Statistical testing can be framed as a repetitive game between two players, Forecaster and Sceptic. On each round, Forecaster sets prices for various gambles, and Sceptic chooses which gambles to make. If Sceptic multiplies by a large factor the capital he puts at risk, he has evidence against Forecaster’s ability. His capital at the end of each round is a measure of his evidence against Forecaster so far. This can go up and then back down. If you report the maximum so far instead of the current value, you are exaggerating the evidence against Forecaster. In this article, we show how to remove the exaggeration. Removing it means systematically reducing the maximum in such a way that a rival to Sceptic can always play so as to obtain current evidence as good as Sceptic’s reduced maximum. We characterize the functions that can achieve such reductions. Because these functions may impose only modest reductions, we think of our result as a method of insuring against loss of evidence. In the context of an actual market, it is a method of insuring against the loss of what an investor has gained so far.
The authors consider the Ito stochastic differential equation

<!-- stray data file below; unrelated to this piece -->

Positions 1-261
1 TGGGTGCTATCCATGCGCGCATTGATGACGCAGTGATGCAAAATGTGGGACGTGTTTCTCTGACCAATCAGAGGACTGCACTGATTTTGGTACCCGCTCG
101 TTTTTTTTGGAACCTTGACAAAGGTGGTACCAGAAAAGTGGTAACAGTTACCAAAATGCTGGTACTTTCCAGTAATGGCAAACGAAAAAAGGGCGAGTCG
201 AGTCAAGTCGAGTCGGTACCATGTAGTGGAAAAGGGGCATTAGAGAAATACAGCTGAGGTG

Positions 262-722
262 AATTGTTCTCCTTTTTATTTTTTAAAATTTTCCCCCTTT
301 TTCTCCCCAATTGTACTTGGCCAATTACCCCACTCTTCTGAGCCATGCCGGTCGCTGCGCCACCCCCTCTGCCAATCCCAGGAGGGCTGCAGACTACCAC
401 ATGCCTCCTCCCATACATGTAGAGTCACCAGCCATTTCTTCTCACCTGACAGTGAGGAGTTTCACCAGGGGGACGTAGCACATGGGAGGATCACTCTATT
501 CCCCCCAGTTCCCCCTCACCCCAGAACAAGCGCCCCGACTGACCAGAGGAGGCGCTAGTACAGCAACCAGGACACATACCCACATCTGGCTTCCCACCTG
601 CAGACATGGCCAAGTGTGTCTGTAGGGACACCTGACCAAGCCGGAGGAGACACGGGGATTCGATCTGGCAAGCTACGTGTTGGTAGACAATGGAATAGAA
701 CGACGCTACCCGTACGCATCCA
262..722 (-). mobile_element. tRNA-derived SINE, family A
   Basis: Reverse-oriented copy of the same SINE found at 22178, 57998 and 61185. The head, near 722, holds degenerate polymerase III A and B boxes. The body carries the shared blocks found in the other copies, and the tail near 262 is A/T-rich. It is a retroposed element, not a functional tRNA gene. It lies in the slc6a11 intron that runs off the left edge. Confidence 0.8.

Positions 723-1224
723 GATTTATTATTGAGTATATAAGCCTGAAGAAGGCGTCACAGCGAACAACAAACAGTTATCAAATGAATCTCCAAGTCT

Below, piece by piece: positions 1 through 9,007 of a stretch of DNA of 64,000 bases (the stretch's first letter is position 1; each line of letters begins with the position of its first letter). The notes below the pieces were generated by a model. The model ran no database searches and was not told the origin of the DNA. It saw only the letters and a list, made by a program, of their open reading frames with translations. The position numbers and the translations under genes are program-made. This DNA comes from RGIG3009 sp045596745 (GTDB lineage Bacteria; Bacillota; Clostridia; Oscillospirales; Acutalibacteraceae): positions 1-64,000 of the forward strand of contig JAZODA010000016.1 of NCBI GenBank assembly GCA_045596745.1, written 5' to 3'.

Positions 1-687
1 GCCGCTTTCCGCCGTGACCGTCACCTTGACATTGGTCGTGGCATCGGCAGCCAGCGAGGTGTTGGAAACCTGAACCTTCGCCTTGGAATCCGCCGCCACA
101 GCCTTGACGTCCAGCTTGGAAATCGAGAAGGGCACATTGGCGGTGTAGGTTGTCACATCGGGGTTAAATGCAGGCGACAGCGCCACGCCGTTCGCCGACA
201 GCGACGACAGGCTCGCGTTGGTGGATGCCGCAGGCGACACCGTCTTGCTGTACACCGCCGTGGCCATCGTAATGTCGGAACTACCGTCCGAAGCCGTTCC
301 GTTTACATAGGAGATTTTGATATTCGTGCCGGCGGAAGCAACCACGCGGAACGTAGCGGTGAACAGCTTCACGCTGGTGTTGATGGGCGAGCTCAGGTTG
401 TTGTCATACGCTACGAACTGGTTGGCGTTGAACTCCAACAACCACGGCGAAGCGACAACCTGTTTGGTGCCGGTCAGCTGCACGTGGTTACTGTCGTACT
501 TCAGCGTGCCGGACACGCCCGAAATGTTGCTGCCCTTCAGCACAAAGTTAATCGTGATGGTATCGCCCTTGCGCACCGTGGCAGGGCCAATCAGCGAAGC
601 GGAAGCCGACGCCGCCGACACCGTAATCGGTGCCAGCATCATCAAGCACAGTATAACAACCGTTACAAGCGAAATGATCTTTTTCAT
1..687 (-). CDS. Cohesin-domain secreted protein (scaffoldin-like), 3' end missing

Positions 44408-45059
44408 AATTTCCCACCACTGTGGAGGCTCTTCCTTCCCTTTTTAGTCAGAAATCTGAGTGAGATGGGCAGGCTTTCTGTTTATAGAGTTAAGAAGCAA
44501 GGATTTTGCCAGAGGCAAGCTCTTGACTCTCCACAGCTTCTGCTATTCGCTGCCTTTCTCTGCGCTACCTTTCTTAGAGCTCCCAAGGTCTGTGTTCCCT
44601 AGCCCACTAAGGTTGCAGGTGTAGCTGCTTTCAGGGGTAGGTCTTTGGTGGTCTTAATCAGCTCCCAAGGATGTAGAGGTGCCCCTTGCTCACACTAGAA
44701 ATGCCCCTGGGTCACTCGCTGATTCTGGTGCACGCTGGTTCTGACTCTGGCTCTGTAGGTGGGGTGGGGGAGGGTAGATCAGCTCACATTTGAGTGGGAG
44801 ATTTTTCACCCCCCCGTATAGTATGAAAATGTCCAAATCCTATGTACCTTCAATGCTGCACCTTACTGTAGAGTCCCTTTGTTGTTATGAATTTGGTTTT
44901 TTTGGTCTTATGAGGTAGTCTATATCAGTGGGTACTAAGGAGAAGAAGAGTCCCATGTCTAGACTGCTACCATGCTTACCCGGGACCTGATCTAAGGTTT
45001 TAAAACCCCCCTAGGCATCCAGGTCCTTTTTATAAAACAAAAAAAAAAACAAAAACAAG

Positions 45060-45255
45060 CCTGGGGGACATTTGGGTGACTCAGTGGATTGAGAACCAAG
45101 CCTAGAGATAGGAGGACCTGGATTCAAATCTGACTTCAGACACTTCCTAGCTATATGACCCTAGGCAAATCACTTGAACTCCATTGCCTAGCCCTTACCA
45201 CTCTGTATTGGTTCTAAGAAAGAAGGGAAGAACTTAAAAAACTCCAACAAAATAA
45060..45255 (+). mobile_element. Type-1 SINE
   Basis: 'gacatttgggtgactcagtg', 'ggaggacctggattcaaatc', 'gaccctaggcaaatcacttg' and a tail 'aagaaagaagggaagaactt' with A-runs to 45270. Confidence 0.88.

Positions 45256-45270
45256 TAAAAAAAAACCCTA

with scalar Brownian motion W and a locally bounded measurable function f. Expressing the solution X in terms of the classical geometric Brownian motion, it can be proved that for a positive initial segment (X(s),-r≤s≤0) and non-negative f, the process X remains positive a.s. On the other hand, the authors establish a condition on a, σ and f such that the solution process with positive initial condition attains zero in finite time a.s. This condition is for instance satisfied if f is non-increasing with at least linear growth while a and σ are arbitrary.
Given a Brownian motion B, we consider the so-called statistical Skorohod embedding problem of recovering the distribution of an independent random time T based on i.i.d. sample from BT. We propose a consistent estimator for the density of T, derive its convergence rates and prove their optimality.